At the offices of the George H. Jones Company, platitudes rap out as quickly as the clickety-clack of the typewriters. “Hot dog!” cries an office boy (Ryan Dinning) in response to nearly everything. “Haste makes waste,” warns an elderly stenographer (Henny Russell). And George H. Jones (Michael Cumpsty) himself informs all his employees, “The early bird catches the worm.” This circus sounds like five unclever Rosalind Russells yapping nonstop, so it is no wonder that one of the secretaries, Helen (Rebecca Hall), feels like she is foundering in a life that has been set before it has begun. George proposes, she reluctantly accepts in order to flee her hysterical mother (Suzanne Bertish), and a dazzling, life-size dollhouse of a set spins round and round as Helen descends deeper and deeper into what Betty Friedan called “the problem that has no name”: that is, the life of an intelligent woman suffocating in banal housewifery. A baby, never seen onstage, brings more anxiety instead of love; a lover (Morgan Spector) brings the glimpse of freedom that leads to a breakdown.
Machinal is journalist Sophie Treadwell’s play inspired by the life of Ruth Synder, a matricidal tabloid sensation from the ‘twenties whose execution at Sing Sing provided the New York Daily News with an infamous photograph of death in the electric chair. It is not a bad work, though it is largely unpleasant. Helen is an almost entirely one-note character, vacillating between terrified silence and occasional, unbroken stream-of-consciousness monologues about her mental and emotional asphyxiation. Ms. Hall, normally a strong actor, proves unengaging. Mr. Cumpsty, on the other hand, brings welcome relief, even if it comes in the form of male ignorance and capitalist complacency. “I understand women!” he announces proudly before deflowering his petrified bride. In his only vulnerable moment—during which he still employs the voice of a radio announcer—he shares with Helen that it has always been a goal of his to purchase a Swiss watch in Switzerland, a watch “I bought right there.” But Helen, George, and all the rest play more as types than fully formed characters—this is weak Ibsenist social drama instead of stark expressionist theater—and Treadwell hammers her point without much sympathy for her audience.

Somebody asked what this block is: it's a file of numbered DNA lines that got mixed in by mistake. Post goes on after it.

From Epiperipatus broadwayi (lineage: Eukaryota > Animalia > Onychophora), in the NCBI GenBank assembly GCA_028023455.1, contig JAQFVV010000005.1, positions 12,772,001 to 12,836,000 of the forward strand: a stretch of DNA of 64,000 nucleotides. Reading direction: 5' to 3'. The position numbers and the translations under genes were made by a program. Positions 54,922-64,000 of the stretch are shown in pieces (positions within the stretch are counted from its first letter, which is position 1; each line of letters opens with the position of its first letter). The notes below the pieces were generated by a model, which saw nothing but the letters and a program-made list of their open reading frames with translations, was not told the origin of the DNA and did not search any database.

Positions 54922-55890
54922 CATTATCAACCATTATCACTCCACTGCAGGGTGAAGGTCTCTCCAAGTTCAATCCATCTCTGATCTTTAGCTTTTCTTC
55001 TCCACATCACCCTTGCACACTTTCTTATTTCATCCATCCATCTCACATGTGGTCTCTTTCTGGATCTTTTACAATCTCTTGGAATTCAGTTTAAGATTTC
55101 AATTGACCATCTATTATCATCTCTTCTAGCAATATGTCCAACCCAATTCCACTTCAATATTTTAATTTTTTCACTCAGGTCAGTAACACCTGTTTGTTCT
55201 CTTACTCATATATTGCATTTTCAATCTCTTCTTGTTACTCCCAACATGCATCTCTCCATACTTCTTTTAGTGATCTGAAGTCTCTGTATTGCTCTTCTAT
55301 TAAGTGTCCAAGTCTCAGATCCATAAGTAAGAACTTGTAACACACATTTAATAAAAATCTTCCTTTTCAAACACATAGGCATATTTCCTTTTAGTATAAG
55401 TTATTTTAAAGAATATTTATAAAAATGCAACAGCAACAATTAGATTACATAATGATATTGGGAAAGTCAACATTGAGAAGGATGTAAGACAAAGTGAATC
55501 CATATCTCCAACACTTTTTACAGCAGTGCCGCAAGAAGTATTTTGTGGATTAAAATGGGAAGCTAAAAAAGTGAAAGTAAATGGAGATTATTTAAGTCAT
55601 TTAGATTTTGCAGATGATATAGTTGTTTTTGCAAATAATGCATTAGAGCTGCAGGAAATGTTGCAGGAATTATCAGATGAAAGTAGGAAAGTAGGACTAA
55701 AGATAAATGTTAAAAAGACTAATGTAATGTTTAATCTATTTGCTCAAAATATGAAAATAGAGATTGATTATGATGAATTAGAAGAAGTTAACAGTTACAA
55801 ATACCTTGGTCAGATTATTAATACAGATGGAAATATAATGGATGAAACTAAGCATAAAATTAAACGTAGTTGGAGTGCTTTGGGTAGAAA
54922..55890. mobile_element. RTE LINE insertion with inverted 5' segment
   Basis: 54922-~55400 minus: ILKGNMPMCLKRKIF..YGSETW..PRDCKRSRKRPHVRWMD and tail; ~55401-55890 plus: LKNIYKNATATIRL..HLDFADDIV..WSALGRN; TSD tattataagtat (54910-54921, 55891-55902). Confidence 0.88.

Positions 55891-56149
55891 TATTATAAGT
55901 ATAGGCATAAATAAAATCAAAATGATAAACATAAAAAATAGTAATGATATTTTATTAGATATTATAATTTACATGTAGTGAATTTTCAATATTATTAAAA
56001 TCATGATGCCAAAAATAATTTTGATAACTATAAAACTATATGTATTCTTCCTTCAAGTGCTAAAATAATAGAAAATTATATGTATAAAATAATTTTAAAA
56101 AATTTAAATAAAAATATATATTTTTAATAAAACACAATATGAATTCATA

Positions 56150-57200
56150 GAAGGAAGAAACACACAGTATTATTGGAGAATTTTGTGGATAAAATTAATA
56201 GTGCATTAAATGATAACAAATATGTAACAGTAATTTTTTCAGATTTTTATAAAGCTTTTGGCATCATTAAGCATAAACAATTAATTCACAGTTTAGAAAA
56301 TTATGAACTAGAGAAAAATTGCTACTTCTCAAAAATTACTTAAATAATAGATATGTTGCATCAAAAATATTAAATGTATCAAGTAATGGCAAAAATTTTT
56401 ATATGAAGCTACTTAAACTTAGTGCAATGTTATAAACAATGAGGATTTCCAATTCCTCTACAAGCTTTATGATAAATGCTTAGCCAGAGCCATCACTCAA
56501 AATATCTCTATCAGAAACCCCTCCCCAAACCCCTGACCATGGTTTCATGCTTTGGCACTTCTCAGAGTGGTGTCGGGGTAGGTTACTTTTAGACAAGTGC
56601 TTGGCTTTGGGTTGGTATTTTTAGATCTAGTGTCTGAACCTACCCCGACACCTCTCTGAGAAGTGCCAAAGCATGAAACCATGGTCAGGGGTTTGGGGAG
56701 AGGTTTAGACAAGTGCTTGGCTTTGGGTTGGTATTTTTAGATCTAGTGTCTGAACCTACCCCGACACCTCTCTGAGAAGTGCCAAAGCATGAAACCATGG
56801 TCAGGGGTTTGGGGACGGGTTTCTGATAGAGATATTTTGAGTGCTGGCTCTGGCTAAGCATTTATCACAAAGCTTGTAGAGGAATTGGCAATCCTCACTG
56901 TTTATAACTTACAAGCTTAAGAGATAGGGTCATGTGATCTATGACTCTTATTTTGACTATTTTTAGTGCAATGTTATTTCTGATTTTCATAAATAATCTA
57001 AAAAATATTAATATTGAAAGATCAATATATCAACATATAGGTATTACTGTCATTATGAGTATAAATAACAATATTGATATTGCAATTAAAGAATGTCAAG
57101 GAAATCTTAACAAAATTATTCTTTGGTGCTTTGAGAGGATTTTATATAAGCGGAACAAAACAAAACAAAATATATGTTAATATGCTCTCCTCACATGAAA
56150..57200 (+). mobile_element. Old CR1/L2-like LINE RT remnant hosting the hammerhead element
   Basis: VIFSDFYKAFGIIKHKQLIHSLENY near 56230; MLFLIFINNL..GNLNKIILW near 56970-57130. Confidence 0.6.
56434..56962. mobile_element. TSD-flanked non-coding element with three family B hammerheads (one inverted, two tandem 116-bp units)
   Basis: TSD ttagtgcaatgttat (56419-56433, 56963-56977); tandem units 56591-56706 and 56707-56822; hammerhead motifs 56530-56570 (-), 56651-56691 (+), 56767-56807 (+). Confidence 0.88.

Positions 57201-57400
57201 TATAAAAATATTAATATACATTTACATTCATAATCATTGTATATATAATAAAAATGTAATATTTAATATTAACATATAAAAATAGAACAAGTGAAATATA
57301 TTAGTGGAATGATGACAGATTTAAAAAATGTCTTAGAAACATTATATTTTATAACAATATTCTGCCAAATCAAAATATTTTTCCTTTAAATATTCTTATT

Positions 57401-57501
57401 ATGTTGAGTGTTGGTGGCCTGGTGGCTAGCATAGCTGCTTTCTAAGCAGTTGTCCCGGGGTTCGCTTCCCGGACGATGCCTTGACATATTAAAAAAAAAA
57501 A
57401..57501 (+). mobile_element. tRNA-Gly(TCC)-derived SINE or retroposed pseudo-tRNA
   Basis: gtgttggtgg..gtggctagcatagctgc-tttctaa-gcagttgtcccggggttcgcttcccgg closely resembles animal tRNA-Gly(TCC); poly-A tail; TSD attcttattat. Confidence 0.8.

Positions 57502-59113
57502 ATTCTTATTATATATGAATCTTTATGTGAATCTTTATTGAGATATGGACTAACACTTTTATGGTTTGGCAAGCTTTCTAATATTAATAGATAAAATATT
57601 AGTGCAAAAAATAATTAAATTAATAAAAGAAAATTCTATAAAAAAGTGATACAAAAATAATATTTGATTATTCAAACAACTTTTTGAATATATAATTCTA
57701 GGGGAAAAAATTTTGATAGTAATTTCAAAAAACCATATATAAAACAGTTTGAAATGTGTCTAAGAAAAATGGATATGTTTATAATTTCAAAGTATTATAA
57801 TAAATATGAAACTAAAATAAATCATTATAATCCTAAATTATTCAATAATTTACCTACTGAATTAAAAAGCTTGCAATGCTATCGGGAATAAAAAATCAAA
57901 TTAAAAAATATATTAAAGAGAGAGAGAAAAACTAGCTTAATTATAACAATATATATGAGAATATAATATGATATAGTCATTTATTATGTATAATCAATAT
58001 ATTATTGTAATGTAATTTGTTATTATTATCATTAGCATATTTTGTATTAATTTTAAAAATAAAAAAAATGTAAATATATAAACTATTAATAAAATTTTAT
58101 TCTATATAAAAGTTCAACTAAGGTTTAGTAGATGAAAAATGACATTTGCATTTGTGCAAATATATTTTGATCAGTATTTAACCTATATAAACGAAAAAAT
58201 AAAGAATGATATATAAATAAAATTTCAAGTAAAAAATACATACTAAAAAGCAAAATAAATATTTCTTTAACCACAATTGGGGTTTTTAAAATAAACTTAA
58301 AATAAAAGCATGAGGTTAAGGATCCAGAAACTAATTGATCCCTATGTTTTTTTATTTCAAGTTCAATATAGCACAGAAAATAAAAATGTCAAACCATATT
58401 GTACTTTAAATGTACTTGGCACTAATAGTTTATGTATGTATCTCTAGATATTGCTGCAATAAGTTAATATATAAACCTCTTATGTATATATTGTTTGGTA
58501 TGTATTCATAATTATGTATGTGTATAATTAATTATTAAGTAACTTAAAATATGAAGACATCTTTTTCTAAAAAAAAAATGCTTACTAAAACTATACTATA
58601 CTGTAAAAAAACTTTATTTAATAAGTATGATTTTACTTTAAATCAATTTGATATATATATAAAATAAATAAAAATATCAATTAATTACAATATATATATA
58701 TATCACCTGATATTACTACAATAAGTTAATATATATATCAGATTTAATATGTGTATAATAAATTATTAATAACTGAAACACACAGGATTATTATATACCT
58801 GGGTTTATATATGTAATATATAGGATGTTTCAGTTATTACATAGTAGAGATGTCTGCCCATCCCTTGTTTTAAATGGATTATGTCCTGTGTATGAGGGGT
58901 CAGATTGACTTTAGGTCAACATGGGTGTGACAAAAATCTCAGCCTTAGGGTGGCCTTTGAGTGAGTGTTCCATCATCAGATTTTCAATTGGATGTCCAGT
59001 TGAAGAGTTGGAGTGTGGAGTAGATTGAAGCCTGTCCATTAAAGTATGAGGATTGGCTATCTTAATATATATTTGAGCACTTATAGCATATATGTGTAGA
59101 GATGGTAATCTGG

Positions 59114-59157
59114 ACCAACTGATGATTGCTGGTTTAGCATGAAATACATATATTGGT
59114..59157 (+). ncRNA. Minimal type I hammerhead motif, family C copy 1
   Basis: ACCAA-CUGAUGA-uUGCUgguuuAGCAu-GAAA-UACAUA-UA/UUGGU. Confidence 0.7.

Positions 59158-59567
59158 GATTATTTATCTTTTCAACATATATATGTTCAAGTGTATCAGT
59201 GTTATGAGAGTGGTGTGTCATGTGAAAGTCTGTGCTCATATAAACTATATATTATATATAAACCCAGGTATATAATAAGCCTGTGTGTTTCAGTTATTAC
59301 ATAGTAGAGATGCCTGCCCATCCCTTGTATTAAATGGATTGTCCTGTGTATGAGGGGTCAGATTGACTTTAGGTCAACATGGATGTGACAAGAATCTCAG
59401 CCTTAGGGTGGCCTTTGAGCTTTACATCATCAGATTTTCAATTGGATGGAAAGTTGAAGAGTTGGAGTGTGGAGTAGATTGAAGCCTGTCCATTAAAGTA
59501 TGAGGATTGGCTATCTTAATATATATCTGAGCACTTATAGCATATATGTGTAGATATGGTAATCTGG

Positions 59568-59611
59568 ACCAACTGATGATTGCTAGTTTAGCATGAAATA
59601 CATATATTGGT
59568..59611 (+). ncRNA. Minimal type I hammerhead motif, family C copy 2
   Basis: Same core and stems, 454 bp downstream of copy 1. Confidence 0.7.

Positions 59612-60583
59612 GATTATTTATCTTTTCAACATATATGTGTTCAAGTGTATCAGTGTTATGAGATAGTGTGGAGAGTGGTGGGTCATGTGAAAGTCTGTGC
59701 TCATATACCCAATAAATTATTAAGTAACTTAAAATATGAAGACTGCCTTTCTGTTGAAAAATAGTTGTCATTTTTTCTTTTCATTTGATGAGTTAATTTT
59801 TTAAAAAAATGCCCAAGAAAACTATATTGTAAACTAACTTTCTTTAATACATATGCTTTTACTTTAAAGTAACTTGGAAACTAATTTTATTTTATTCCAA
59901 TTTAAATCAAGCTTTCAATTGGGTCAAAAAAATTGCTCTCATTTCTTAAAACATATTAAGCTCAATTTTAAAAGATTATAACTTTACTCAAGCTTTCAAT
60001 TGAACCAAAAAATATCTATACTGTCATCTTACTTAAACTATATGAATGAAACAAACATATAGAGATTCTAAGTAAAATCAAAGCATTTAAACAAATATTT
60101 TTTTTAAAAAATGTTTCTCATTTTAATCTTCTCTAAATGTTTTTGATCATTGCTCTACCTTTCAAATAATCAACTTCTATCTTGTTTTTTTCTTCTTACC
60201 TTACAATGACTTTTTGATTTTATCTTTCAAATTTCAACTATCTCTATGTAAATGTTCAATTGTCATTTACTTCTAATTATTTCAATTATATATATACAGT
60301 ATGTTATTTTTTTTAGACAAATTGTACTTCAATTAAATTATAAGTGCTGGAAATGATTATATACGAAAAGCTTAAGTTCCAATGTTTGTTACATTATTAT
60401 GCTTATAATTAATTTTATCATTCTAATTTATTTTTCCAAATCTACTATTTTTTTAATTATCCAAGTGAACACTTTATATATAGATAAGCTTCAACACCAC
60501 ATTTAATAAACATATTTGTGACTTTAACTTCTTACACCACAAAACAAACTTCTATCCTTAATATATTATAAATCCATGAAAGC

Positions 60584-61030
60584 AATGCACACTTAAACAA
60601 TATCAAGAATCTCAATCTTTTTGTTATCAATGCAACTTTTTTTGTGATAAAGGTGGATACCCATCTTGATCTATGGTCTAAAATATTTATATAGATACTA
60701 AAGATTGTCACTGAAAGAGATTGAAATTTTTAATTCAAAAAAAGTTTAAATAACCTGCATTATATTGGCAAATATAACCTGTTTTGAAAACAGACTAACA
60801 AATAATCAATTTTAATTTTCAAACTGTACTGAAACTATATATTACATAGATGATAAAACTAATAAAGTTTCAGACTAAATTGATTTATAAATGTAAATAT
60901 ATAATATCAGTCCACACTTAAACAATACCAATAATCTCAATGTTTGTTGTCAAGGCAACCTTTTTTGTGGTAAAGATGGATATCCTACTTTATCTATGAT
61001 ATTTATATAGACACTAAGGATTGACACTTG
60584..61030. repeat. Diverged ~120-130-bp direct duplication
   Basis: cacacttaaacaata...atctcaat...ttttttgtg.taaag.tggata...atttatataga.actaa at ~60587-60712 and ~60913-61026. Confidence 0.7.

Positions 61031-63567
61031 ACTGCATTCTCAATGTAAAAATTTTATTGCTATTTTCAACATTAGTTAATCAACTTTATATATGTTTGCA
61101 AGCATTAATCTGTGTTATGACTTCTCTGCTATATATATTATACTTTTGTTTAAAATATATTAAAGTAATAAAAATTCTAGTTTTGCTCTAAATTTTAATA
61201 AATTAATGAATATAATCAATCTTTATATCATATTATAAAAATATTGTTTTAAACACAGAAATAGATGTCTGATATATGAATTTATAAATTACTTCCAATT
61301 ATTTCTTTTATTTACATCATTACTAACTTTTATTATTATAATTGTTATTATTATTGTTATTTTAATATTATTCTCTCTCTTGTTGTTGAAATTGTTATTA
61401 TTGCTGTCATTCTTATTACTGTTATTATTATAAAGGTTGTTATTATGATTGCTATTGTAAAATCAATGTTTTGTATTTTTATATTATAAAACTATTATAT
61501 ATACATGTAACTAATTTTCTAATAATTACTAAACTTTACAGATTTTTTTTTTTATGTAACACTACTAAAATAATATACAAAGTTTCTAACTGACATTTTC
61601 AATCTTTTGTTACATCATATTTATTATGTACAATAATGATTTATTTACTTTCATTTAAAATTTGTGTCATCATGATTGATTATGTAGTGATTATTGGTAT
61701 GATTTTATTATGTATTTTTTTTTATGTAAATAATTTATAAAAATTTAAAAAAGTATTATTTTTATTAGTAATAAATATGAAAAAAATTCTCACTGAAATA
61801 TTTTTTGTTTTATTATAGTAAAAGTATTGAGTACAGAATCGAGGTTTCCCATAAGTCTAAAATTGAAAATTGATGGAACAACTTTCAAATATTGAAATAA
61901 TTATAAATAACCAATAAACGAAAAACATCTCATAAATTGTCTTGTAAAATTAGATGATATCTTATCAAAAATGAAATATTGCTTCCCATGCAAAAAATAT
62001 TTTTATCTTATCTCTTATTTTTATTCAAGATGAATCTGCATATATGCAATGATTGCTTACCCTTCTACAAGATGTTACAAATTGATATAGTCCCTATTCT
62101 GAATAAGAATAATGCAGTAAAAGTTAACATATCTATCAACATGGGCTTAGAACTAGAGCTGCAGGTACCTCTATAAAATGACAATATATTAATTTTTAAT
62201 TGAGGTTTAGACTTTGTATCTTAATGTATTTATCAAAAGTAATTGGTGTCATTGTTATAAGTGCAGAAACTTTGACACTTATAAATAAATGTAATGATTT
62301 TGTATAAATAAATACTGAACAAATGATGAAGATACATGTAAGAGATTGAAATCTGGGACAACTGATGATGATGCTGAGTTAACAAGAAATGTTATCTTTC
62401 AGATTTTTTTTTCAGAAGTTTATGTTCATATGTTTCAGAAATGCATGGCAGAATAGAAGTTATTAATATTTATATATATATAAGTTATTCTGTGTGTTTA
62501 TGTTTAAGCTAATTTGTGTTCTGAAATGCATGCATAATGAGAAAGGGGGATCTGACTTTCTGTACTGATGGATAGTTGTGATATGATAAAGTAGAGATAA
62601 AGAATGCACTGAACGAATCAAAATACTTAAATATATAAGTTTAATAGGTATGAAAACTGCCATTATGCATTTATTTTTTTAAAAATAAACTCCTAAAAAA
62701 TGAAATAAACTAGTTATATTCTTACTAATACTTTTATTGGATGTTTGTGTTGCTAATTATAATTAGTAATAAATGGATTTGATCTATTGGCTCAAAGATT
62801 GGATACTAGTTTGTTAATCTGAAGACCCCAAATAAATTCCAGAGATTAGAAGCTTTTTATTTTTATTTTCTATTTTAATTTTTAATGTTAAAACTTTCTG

And while Machinal might have been stunning when it premiered in 1928, this is likely familiar territory to most members of a contemporary audience—an extended, unrelenting take on Charlotte Perkins Gilman’s “The Yellow Wallpaper.” I wonder if the material would have a greater effect if it were not so monomaniacal, if it allowed more space for humor as well as pathos. To my mind, Mary McCarthy’s novel The Group does the same job with more wit, more elegance, and more humanity. I would turn to her instead.